California Senate OKs Polytrack Legislation

A bill that would require major racetracks in California to install a polymer synthetic type-racing surface by the end of 2007 sailed through the State Senate on May 11.

SB 1464, authored by Sen. Jeff Denham (R-Merced), advances to the California Assembly on a vote of 31-4. The measure requires that the switch in surface be completed as a condition of issuing a license to any track that operates four weeks of continuous Thoroughbred racing in a calendar year. The tracks that would be affected under the existing allocation of racing dates in the state are Santa Anita, Hollywood Park, Golden Gate Fields, Bay Meadows and Del Mar.

The bill follows a unanimous endorsement of the change to a synthetic surface by the California Horse Racing Board in February.

But Richard Shapiro, chairman of the CHRB and a staunch supporter of synthetic surfaces, said the agency wants to retain the flexibility to move slower should events dictate.

"We want to be absolutely sure in all ways," he said. "The environment, our climate, what's best for jockeys, respiratory issues ... we want to be sure that what we install is something that will work here.

"If, say, Golden Gate and Del Mar want to go ahead and the other tracks want to see how that goes before moving forward, I am receptive to that. We want a time line that is prudent."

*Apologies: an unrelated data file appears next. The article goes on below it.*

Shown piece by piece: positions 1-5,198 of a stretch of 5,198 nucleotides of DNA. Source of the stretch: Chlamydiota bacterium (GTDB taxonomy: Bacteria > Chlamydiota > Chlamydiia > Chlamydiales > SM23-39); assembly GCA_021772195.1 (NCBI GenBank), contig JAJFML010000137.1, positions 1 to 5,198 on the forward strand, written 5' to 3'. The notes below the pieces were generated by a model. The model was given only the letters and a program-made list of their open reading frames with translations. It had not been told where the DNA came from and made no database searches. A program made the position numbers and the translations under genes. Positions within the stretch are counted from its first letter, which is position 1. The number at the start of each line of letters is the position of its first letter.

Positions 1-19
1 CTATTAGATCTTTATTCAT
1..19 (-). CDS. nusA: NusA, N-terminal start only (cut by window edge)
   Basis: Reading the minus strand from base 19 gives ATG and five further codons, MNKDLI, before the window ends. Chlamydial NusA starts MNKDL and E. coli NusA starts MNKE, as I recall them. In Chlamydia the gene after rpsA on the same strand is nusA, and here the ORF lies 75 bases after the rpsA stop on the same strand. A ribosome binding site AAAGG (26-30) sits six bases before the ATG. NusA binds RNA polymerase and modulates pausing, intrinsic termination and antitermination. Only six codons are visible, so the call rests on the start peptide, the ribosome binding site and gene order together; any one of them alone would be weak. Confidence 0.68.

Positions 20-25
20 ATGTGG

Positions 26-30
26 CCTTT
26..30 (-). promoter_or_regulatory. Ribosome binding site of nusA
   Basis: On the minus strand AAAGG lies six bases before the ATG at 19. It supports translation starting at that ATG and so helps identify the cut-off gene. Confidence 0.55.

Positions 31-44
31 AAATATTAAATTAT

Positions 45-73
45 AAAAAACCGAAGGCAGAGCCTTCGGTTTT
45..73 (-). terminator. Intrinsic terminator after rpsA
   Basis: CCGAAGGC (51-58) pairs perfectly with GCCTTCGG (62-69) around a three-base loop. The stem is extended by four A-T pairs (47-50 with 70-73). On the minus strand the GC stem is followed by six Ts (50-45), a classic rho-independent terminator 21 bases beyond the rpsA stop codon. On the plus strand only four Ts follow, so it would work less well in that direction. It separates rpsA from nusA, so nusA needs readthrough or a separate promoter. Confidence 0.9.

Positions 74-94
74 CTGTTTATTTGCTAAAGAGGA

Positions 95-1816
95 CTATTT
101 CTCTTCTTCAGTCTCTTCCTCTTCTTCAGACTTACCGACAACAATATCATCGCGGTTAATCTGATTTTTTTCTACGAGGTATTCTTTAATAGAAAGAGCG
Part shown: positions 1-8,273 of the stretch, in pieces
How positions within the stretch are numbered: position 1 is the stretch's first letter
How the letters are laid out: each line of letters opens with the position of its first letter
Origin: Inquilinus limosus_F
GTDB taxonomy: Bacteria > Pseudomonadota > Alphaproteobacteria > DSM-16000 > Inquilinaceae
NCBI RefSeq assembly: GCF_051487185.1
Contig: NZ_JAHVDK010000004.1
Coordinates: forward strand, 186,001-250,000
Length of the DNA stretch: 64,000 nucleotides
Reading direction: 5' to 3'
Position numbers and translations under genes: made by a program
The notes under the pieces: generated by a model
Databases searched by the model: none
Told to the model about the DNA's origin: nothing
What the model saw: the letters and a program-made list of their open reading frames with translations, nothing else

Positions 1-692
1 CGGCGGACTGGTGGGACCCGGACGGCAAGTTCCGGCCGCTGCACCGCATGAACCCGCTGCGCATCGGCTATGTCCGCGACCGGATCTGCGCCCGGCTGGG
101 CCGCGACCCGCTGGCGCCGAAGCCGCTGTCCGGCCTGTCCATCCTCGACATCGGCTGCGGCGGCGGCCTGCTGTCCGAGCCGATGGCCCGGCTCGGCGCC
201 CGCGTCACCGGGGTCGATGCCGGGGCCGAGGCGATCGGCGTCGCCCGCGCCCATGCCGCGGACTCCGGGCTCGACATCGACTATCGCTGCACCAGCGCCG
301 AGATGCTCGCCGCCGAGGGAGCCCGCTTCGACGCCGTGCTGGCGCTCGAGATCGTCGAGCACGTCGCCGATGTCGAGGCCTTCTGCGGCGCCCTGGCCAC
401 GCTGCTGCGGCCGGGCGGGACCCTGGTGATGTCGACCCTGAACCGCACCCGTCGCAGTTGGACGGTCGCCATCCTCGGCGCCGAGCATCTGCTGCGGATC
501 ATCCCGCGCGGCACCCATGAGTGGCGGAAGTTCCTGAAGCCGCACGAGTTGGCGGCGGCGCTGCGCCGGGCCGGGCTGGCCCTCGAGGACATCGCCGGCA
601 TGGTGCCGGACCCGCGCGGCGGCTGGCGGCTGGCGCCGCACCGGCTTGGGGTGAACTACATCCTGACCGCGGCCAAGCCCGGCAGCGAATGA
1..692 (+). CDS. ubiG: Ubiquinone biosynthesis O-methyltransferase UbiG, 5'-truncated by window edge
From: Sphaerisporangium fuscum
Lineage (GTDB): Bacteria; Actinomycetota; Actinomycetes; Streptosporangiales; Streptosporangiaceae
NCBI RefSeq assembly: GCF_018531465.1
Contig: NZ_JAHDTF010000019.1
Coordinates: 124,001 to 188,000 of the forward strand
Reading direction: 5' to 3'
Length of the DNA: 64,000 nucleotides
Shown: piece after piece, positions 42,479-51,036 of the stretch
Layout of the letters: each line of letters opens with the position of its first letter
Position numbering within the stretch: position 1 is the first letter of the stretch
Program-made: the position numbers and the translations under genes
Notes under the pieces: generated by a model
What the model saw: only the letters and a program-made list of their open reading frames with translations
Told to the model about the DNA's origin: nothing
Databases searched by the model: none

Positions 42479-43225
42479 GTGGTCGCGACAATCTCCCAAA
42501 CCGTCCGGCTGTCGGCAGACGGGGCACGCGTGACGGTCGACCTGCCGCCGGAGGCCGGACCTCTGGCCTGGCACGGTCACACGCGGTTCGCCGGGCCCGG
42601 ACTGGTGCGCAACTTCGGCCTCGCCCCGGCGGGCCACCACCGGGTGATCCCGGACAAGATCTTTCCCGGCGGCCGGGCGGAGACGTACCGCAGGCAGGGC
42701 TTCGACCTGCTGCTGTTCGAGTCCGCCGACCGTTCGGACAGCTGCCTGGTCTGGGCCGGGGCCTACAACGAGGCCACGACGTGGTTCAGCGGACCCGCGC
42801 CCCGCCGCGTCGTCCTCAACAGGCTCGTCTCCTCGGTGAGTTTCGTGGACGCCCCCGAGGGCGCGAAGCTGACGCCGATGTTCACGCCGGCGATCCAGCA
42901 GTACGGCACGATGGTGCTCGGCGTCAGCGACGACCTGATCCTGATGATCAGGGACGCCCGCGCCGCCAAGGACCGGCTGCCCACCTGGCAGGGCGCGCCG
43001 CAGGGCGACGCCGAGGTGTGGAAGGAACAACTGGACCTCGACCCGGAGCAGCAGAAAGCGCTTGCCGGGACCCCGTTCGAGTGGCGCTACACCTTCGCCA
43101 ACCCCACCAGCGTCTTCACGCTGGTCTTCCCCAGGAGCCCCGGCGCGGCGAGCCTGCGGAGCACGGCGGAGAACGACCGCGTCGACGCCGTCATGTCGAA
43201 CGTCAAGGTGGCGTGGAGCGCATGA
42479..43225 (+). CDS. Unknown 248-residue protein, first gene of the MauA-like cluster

At the same time, he noted that statistics from Kentucky's Turfway Park, where Polytrack has been installed, "have been staggeringly positive for horses' health."

He said Del Mar and Golden Gate Fields are the most likely tracks to move forward on Polytrack first. The cost of installing a synthetic surface has been estimated at between $6 million and $9 million per track. A separate bill pending in the legislature would assist racing associations with the cost.

Also on May 11, the Senate approved by a 34-1 vote a bill that would lift the existing 23-race daily limit on the number of races that can be imported nationally and internationally into California for the purposes of propositional wagering only. The bill, SB 1692 by Sen. Edward Vincent (D-Los Angeles), goes to the Assembly next.